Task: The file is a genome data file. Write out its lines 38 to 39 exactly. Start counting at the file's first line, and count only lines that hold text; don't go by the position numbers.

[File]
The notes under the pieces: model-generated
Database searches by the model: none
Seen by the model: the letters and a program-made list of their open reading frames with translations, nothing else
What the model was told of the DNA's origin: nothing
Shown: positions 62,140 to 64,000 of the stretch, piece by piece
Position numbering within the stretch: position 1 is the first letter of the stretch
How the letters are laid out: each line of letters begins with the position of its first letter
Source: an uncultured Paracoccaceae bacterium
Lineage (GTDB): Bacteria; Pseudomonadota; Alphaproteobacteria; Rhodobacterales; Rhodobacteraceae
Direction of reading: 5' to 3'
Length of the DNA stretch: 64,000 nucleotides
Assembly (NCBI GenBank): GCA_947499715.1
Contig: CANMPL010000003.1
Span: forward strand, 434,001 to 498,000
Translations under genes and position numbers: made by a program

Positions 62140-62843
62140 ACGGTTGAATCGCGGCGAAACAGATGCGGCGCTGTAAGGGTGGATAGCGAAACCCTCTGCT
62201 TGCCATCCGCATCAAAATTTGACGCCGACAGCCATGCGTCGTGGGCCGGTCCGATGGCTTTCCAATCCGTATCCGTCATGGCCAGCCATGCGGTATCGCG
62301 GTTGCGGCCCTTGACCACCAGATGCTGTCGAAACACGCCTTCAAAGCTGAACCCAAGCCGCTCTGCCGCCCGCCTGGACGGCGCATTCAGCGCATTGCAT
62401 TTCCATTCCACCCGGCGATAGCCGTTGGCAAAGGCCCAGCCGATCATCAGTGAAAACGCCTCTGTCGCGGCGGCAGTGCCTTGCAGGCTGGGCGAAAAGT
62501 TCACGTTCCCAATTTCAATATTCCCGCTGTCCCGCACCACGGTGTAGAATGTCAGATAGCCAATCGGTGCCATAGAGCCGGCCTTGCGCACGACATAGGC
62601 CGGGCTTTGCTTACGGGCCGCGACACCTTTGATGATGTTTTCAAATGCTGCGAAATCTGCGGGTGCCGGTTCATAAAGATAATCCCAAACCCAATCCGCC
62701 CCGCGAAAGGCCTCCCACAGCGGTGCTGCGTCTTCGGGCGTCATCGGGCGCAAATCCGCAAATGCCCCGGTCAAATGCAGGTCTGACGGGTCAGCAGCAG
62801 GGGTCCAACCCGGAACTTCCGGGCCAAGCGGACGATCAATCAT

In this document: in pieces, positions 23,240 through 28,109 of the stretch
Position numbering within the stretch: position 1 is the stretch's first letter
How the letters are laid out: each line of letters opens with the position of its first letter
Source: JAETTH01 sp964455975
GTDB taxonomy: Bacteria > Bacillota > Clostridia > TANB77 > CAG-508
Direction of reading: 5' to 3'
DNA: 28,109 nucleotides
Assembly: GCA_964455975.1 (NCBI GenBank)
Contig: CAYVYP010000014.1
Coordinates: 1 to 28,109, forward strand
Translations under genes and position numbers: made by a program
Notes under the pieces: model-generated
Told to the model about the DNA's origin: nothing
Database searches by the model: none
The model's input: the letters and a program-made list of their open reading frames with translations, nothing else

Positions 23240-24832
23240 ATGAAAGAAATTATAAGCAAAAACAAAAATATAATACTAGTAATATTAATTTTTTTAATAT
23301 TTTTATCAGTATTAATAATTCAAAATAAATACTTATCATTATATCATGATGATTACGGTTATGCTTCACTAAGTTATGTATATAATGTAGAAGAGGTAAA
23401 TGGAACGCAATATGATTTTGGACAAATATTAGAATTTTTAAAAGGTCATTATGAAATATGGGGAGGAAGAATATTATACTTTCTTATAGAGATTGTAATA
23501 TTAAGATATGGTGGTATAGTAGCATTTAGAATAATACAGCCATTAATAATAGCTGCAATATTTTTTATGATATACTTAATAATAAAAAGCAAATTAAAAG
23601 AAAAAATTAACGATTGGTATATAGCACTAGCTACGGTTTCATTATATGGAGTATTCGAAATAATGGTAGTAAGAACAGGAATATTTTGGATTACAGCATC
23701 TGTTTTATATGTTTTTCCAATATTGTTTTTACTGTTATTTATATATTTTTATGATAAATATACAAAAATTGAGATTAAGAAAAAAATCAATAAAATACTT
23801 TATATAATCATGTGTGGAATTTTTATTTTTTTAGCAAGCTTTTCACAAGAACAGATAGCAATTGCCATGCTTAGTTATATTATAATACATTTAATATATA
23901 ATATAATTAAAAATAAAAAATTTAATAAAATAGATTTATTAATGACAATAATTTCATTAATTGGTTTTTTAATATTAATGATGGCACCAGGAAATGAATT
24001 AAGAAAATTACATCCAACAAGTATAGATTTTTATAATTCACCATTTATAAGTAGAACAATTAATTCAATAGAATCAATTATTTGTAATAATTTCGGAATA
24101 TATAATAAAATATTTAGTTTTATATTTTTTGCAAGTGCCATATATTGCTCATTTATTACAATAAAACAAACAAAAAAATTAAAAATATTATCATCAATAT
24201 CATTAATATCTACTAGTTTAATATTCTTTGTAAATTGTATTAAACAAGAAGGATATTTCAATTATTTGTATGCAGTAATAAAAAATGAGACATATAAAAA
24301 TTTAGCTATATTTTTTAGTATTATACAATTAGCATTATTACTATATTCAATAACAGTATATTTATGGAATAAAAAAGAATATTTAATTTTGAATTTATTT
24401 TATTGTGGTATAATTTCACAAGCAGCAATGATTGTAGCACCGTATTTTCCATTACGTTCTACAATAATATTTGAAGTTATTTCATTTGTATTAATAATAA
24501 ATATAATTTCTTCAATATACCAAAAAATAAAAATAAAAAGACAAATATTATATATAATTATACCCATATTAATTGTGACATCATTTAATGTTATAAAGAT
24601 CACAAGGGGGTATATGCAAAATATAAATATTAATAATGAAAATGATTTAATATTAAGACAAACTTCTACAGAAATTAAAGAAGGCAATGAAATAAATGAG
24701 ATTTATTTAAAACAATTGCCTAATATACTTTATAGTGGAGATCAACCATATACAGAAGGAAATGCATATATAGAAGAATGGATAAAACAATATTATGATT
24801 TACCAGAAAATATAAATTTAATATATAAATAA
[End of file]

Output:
Database searches by the model: none
The model's input: the letters and a program-made list of their open reading frames with translations, nothing else